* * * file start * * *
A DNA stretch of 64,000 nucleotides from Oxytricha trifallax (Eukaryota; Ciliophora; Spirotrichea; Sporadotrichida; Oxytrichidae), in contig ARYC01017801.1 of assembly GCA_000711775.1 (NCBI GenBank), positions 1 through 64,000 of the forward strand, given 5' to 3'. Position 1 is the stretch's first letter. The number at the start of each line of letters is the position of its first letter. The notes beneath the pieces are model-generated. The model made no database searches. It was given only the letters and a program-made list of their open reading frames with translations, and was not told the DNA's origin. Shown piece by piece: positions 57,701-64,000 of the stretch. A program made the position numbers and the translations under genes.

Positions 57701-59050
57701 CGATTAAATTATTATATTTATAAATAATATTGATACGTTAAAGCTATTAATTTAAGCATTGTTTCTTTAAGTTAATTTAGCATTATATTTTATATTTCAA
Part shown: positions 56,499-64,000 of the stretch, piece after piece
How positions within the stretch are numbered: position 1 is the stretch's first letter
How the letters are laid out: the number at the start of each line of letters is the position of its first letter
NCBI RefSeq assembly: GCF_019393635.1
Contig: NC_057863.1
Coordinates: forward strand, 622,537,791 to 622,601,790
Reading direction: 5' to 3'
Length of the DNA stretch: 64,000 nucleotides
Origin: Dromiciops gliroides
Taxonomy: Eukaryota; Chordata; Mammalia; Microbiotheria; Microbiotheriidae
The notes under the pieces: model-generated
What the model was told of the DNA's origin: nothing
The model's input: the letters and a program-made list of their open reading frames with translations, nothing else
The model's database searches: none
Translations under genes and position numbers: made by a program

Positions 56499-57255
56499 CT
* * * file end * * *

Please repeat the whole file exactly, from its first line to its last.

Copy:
A DNA stretch of 64,000 nucleotides from Oxytricha trifallax (Eukaryota; Ciliophora; Spirotrichea; Sporadotrichida; Oxytrichidae), in contig ARYC01017801.1 of assembly GCA_000711775.1 (NCBI GenBank), positions 1 through 64,000 of the forward strand, given 5' to 3'. Position 1 is the stretch's first letter. The number at the start of each line of letters is the position of its first letter. The notes beneath the pieces are model-generated. The model made no database searches. It was given only the letters and a program-made list of their open reading frames with translations, and was not told the DNA's origin. Shown piece by piece: positions 57,701-64,000 of the stretch. A program made the position numbers and the translations under genes.

Positions 57701-59050
57701 CGATTAAATTATTATATTTATAAATAATATTGATACGTTAAAGCTATTAATTTAAGCATTGTTTCTTTAAGTTAATTTAGCATTATATTTTATATTTCAA
Part shown: positions 56,499-64,000 of the stretch, piece after piece
How positions within the stretch are numbered: position 1 is the stretch's first letter
How the letters are laid out: the number at the start of each line of letters is the position of its first letter
NCBI RefSeq assembly: GCF_019393635.1
Contig: NC_057863.1
Coordinates: forward strand, 622,537,791 to 622,601,790
Reading direction: 5' to 3'
Length of the DNA stretch: 64,000 nucleotides
Origin: Dromiciops gliroides
Taxonomy: Eukaryota; Chordata; Mammalia; Microbiotheria; Microbiotheriidae
The notes under the pieces: model-generated
What the model was told of the DNA's origin: nothing
The model's input: the letters and a program-made list of their open reading frames with translations, nothing else
The model's database searches: none
Translations under genes and position numbers: made by a program

Positions 56499-57255
56499 CT